'Hans Brinker,' a story of grit on ice

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Arden's "Hans Brinker" stars (from left) Lauren Hirte, Rachel Camp, Ciji Prosser, and Ed Swidey.

A few weeks ago, City Hall's Dilworth Park opened its ice rink. On Friday, Blue Cross RiverRink at Penn's Landing debuted for the season. And at noon Saturday, actors at Arden Theatre will ice-skate on stage in the opening-day performance of the world premiere of Hans Brinker and the Silver Skates.

Playwright Laura Eason adapted the 1865 children's classic - the story of a brave, obstacle-overcoming, canal-skating Dutch brother and sister, written by American author Mary Mapes Dodge. The play, now in previews, is officially part of the Arden Children's Theatre program, but Eason, an accomplished television writer, stage director, actor, and singer-songwriter, prefers to think of the production as "family theater."

"It's not a show where you bring your kids, and you can think about something else when you're there," she said. "Some other works for family audiences . . . can feel like something secondary, that it is not primary to the organization as reflected in resources or quality."

The stories in the Arden children's program "are accessible to kids, to a family audience, but there's nothing else in our creative process that feels any different from any other show. We bring our full arsenal of tools, sophisticated design."

To Eason, who acted a few years back in the Arden's production of Hard Times, Dodge's 19th-century tale "felt like a Dickens novel I had never read. The quality of these morally centered children who've had to endure incredibly difficult life circumstances, and, because of their hard work and optimism, their situation begins to turn around - those are powerful themes in the world at this moment."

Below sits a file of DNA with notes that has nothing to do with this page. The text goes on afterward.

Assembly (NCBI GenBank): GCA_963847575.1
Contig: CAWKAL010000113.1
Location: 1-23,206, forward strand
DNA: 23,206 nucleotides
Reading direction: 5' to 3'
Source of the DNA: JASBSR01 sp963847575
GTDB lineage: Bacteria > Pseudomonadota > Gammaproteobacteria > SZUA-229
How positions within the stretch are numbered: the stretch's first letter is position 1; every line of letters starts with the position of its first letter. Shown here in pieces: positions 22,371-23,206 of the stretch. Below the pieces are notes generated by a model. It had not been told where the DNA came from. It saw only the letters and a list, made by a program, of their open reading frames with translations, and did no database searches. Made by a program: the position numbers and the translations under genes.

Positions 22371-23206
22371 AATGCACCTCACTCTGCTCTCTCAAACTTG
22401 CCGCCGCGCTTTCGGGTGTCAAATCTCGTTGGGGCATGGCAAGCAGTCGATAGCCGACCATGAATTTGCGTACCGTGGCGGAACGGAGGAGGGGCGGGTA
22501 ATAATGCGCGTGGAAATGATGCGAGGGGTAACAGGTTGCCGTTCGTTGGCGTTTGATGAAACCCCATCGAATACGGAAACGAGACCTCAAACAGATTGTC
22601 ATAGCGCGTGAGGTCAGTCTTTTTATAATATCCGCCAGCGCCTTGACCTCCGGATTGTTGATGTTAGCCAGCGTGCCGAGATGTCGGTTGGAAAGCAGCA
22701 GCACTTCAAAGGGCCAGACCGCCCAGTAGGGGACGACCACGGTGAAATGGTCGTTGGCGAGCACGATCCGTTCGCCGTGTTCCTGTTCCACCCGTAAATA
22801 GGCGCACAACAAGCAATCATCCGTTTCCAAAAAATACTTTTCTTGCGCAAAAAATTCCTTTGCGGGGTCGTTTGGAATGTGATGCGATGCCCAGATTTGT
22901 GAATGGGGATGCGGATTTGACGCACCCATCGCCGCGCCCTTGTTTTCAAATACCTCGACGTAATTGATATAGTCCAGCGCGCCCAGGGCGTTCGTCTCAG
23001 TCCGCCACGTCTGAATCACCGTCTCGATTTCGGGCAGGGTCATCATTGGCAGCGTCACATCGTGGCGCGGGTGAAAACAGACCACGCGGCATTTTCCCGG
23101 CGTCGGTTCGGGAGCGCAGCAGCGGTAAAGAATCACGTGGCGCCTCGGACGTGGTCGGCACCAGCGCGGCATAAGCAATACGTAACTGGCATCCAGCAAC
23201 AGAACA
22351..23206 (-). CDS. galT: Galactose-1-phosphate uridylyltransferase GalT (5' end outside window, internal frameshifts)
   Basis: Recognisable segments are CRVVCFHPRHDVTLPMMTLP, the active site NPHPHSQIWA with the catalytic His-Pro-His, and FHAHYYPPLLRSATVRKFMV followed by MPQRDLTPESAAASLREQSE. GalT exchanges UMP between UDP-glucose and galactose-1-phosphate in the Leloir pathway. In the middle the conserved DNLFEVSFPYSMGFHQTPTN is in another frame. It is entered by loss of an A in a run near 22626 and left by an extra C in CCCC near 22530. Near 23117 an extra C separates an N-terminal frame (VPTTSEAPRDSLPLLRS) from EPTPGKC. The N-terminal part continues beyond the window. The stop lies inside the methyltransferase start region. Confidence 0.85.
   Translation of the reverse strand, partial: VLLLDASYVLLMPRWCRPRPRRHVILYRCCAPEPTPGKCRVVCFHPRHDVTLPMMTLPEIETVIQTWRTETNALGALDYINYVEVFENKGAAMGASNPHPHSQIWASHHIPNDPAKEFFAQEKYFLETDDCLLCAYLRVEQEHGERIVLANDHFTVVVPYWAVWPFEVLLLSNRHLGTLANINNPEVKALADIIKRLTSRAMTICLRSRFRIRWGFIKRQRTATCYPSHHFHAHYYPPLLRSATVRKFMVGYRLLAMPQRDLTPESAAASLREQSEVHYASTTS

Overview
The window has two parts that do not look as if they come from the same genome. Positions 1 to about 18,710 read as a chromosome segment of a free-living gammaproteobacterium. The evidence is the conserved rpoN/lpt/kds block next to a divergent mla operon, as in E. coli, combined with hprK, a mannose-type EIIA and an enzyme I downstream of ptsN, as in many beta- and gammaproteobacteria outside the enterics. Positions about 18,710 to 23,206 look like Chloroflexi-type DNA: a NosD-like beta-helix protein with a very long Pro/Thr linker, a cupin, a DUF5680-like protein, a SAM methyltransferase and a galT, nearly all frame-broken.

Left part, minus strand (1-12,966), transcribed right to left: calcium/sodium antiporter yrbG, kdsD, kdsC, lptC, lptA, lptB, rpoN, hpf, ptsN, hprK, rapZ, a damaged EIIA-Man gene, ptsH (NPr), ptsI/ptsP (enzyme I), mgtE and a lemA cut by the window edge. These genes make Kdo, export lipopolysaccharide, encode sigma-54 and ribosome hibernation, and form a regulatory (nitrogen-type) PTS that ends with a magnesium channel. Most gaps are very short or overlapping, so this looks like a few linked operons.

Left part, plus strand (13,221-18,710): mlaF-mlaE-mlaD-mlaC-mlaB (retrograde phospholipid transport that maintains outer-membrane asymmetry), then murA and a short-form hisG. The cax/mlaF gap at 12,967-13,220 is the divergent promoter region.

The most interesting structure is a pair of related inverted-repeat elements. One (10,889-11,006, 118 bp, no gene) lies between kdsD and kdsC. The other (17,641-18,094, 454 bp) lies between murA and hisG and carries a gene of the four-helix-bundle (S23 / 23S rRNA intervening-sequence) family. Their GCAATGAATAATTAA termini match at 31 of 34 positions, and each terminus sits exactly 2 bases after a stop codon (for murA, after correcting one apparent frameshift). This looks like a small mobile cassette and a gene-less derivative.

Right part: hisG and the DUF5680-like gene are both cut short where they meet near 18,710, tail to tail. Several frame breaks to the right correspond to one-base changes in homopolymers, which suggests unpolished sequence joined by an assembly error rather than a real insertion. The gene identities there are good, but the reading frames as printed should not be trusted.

In the play, directed by Whit MacLaughlin, adults play all the roles, including siblings Hans (Brian Ratcliffe) and Gretel (Lauren Hirte). Other themes include empathy, bravery, bullying, and perseverance. As for the sets and such, windmills turn, live harp and violin play, and skating happens via a moving floor. (You didn't think there actually would be ice on stage, did you?)

Hans Brinker has been in the works for some time. About three years ago, Arden producing artistic director Terry Nolen commissioned Eason, of Brooklyn, to create it, but an offer for an up-and-coming Netflix drama intervened. The gig? Writing for House of Cards.

In Eason's best-known episode, Claire Underwood (Robin Wright), wife of the murderous vice president, admits in a live TV interview that she has had an abortion - not exactly family-show fodder. Eason's also well-known for her play Sex With Strangers, now performed across the country. Also not family theater. Her 5-year-old daughter, she says, has called the Arden play "the one I can see."

Eason and Nolen agreed Hans Brinker was probably best for the older-than-6 crowd. Eason says she hopes that, "at intermission, children [in the audience] will kick off their shoes and try to skate around the lobby."

Her greater hope is that shows like hers will become part of a larger movement. "I think we need deeper, richer stories for children," she said. "I feel lucky to have the opportunity to make one."

mccutch@phillynews.com

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@LaMcCutch